With the presidential candidacy of Donald J. Trump, it shouldn’t surprise anyone that there’s been a renewed interest in Sinclair Lewis’ novel It Can’t Happen Here (1935). For those unfamiliar with it, it’s about the rise-to-power of a Depression-era demagogue named Sen. “Buzz” Windrip who becomes president with a campaign based on religious zeal, patriotic fervor, and economic distress. Once in office Windrip exercises broad executive authority, going so far as to create a paramilitary force a la the Nazi SS. This he uses to, among other things, terrorize and suppress the media. To put it briefly, It Can’t Happen Here is the story of how “when Fascism comes to America, it’ll come as a cross wrapped in the American flag.”
One wishes the circumstances were different, but I think it’s exciting to see more people engaging with Lewis’ novel. Several bookstores I’ve been to recently have it placed prominently in their “staff picks” sections, and, in Berkeley, a stage adaptation is gaining a lot of media attention. Hopefully all of this will lead readers to see that American fascism was just one of many things Lewis scrutinized–after all, he also addressed American provincialism, capitalism, and (my favorite) evangelism.
Although It Can’t Happen Here is one of the most-famous American dystopian novels, Lewis is not the only author (nor even the first) to have written about this topic. In fact, this is something I once discussed in a short review-essay published in the Sinclair Lewis Society Newsletter (Spring 2015). The book I reviewed was titled It Can Happen Here, a literary study that compares and contrasts Lewis’ novel with the works of Jack London (The Iron Heel, 1908) and Philip Roth (The Plot Against America, 2004). I have included below an excerpt, though you can read the full essay here.
With Election Day approaching, I’m optimistic our country will make the right choice, but as Lewis argued (and which Sprague expands upon in her own book), we should never be so bold as to say “It can’t happen here.”
In a new study of the American dystopian novel, CUNY professor emerita Claire Sprague writes in It Can Happen Here (Chippewa Books, 2013) that even though fascism never took hold in the United States, “the potential was and still is [h]ere” (99). To support this, the author turns to Jack London’s The Iron Heel (1908), Sinclair Lewis’ It Can’t Happen Here (1935), and Philip Roth’s The Plot Against America (2004), each of which demonstrated that the threat is not an “invading army or ideology but … native fascist movements” (96). What is unique to these books is that they are not the dystopias of Ray Bradbury’s Fahrenheit 451 (1953) or Kurt Vonnegut’s “Harrison Bergeron” (1961), tales of a distant future, parables of how all utopias are undermined by the worst of man and dystopias by his best, but instead are rooted firmly in the present. To a contemporary audience, these were cautionary probes into the near future. Some could even call them propaganda.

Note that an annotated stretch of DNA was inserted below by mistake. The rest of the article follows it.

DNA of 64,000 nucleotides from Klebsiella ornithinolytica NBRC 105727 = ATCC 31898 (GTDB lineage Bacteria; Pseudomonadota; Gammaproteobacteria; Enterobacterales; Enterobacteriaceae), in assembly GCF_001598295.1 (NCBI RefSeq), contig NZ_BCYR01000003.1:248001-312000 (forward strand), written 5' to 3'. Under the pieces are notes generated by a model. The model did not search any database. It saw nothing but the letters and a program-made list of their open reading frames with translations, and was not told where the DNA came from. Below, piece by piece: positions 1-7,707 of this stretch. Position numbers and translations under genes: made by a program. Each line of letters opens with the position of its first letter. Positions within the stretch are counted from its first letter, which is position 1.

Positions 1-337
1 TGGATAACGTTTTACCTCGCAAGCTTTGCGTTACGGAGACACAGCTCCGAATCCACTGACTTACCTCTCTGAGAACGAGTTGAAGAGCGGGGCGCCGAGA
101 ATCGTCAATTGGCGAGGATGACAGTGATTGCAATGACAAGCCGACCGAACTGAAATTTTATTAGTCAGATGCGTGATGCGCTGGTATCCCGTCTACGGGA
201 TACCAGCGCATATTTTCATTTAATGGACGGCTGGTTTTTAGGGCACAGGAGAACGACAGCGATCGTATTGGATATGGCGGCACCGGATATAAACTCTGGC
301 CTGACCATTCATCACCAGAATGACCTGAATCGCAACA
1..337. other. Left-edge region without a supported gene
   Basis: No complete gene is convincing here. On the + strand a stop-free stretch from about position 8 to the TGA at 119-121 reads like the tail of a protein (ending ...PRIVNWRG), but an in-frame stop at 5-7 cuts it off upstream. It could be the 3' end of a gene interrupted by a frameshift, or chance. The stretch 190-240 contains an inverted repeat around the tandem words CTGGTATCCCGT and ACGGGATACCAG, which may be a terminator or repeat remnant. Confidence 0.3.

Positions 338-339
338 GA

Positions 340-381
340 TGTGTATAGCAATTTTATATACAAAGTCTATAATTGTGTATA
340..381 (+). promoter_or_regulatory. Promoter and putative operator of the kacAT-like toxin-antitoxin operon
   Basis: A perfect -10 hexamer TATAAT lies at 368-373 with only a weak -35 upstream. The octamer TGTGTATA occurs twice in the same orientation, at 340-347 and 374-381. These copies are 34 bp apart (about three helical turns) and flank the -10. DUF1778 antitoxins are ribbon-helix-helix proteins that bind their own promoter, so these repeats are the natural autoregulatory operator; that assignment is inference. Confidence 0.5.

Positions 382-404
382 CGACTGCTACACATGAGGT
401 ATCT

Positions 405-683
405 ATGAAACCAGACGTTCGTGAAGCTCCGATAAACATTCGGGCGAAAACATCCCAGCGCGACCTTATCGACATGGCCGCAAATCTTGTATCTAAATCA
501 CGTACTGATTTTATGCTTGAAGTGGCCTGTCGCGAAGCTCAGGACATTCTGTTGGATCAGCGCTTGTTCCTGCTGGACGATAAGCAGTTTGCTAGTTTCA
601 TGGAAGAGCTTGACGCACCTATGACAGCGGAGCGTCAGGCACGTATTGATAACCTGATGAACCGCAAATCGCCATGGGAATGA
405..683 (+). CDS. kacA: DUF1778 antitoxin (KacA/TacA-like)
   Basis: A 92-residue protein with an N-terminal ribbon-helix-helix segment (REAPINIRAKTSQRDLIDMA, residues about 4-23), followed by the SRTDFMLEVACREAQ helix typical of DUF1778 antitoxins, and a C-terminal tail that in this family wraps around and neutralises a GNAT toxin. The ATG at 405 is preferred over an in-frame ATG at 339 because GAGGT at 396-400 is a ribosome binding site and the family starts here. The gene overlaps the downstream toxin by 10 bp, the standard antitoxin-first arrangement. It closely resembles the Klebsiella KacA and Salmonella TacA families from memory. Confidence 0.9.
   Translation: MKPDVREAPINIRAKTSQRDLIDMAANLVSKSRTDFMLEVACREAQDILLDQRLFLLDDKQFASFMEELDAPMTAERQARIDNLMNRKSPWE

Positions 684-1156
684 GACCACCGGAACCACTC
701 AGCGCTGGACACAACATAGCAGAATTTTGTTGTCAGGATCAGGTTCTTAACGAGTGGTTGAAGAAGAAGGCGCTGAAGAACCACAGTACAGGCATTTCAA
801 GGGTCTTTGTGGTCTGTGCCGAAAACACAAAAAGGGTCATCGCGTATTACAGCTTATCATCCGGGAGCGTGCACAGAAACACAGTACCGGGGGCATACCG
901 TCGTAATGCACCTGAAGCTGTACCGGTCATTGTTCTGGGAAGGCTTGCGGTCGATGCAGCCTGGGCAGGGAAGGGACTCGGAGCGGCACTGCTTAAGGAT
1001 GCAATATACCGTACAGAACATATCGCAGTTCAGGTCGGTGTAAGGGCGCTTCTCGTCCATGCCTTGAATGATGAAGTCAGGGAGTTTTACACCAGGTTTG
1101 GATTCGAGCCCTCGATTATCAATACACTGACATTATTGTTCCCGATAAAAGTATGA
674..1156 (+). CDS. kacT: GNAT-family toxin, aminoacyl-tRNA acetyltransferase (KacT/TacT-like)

According to Sprague, the emergence of the dystopian novel was an aberration, an historical response to the changing circumstances of the late-19th-century. Although visions of Utopia existed prior to Thomas More’s coining the term in his 1516 book by the same name, the notion of utopian communities was carried to the New World, and by the author’s estimation fomented by, European naturalists imagining the landscape as a new biblical Eden. As this spirit took hold, the first century of the Republic was “a time when to think of the good society was to try and create it” and thus during this period “Some one thousand communes were founded in America,” including Robert Owen’s New Harmony and Upton Sinclair’s famous Helicon Home Colony (10). The literature this inspired, including Edward Bellamy’s Looking Backward: 2000-1887 (1888), depicted a society free of want and poverty. Yet, as the disparities of an industrializing nation grew and the United States expanded into Cuba and the Philippines, these visions reversed. Sprague identifies this shift with H. G. Wells’ The Time Machine (1895), where the future is radically divided between social classes (so much so that one is literally monstrous), and notes that “If the twentieth century represents the coming of age of dystopia, then Wells is dystopia’s precocious prophet” (11). In his stead then were London, Lewis, and Roth, each sharing their own visions of dystopia. To these writers, they did not need a time machine to see the descent: They had only to look into the eyes of their neighbors. […]